Perhaps it is the liking for a keen strength to tea that has led the people of Iran to discount the water as a part of the tea. Through the use of a samovar, Iranians heat the water and simply use and see it as a way of extracting the aromas and flavours thickly from the leaves.

Typically, tea is drunk from glassware and this is held by the rim of the glass between the thumb and forefinger with the pinkie used to balance. Often, held in the other hand, is a large pipe connected to a hookah, or qalyoon as it’s locally known; a tall, ornate smoking device that uses hot flavoured tobacco and water. In the absence of alcohol, tea houses, where tea and the qalyoon are served hand-in-hand, act as a social hub where young Iranian people can relax and socialise, much like us westerners would do in our local pub.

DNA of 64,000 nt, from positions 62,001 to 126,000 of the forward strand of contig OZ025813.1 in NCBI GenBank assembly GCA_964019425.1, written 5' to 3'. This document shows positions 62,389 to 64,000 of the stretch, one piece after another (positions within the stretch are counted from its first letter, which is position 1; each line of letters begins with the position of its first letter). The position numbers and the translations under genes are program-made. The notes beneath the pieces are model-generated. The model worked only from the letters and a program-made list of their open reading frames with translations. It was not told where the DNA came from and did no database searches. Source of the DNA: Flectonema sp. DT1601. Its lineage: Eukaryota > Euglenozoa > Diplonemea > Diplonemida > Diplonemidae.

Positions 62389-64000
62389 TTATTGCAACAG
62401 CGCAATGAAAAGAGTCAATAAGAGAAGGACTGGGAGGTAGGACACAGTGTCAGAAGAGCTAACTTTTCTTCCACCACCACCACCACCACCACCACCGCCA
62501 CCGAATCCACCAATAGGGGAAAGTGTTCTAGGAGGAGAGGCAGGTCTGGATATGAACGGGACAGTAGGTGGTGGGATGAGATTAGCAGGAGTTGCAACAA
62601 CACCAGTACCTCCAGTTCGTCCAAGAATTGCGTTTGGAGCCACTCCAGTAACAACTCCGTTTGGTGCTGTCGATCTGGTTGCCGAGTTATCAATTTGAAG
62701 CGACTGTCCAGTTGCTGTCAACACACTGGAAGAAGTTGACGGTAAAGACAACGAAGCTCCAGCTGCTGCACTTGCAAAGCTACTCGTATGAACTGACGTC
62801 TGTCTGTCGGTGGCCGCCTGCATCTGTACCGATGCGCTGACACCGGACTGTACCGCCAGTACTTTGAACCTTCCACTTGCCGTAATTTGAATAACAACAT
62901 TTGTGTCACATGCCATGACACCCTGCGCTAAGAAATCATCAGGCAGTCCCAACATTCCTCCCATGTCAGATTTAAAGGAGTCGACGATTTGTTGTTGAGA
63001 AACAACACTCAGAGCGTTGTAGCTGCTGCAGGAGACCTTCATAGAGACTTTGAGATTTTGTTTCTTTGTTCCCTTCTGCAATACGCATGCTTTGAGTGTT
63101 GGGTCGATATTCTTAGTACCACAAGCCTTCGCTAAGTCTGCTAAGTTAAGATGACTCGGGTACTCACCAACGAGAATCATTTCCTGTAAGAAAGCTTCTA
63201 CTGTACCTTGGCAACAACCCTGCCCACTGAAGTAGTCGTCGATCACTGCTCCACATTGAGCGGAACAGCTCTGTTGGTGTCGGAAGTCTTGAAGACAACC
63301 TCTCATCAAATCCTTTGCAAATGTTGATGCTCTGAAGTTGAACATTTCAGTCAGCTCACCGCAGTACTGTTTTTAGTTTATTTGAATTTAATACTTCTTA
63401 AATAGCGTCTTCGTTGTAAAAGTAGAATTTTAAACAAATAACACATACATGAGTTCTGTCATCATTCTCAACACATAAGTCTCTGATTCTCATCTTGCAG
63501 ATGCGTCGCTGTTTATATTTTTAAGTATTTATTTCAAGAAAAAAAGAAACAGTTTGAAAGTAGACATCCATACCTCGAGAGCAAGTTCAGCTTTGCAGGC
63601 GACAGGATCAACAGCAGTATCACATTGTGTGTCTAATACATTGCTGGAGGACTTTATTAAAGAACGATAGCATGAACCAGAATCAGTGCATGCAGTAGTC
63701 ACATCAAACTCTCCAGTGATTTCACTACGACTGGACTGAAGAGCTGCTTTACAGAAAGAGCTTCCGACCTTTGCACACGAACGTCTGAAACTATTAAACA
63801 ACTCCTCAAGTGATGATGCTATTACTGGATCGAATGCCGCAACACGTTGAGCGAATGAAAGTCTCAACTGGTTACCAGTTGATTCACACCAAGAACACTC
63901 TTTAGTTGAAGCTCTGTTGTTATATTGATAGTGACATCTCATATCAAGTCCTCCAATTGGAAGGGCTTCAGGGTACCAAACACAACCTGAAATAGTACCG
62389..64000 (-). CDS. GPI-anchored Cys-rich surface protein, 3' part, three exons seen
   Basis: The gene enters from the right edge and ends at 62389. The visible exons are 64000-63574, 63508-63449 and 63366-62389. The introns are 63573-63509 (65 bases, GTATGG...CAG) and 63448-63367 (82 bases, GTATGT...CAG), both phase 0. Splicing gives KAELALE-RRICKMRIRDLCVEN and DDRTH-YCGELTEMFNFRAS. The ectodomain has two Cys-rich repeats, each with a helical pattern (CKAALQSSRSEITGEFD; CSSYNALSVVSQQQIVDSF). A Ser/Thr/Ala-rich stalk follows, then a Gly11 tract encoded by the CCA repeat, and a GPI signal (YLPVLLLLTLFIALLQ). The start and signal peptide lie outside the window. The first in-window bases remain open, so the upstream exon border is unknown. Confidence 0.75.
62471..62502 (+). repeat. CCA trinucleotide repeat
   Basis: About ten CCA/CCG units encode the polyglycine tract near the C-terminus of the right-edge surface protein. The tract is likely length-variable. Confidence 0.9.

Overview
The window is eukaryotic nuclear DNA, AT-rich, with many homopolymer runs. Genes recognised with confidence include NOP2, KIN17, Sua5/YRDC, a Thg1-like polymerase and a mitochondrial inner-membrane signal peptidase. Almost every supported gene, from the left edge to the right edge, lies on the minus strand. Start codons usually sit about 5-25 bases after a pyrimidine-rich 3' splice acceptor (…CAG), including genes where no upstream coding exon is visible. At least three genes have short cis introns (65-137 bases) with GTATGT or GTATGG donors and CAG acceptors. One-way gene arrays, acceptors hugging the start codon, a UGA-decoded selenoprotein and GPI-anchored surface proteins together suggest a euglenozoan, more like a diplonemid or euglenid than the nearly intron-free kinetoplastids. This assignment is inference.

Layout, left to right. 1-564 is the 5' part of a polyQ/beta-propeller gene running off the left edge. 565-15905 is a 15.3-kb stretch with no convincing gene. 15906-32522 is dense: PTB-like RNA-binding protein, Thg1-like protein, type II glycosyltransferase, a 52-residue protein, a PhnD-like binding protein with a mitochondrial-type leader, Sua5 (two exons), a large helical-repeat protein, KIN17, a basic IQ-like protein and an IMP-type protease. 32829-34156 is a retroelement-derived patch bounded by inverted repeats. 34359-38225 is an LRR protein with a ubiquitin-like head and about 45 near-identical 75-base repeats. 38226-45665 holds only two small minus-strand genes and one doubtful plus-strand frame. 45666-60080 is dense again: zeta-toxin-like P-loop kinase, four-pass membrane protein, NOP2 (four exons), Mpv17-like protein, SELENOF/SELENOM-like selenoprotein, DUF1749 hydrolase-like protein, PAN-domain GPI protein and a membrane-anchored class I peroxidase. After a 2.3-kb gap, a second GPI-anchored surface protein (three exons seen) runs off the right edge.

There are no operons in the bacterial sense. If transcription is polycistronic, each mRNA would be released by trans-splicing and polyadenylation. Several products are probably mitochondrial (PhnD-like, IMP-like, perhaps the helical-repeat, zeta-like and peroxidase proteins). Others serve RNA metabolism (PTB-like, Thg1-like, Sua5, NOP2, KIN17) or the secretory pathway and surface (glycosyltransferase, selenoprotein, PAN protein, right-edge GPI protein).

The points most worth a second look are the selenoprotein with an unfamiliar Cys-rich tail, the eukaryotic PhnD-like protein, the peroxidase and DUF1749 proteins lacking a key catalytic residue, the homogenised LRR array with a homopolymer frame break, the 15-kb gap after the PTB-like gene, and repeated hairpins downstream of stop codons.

Kazakhstan

Kazakhstan is another of the world’s biggest tea-drinking countries, with its tradition once again being rooted in the giving and receiving of tea as an act of welcoming and politeness. Guests are offered tea on arrival into a host’s home and it is considered impolite to refuse the beverage.

Kazakhs are known, much like the Russians and Turks, to use samovars to brew and serve the tea; however, differently to the Russians, the server only fills the kasirs (which are small, wide-mouthed saucers), to around half full. This ensures that the tea is always served hot: no one likes a cold cuppa (unless it’s iced, of course).

The guests to the ceremony are then required to pass their empty kasirs back to the female host as a way if thanking her and showing her respect for that which they have received. She then ‘re-half-fills’ the cups and passes them to her guests once more; a process which continues, creating a graceful, rhythmic and visual ceremony, beauteous to behold.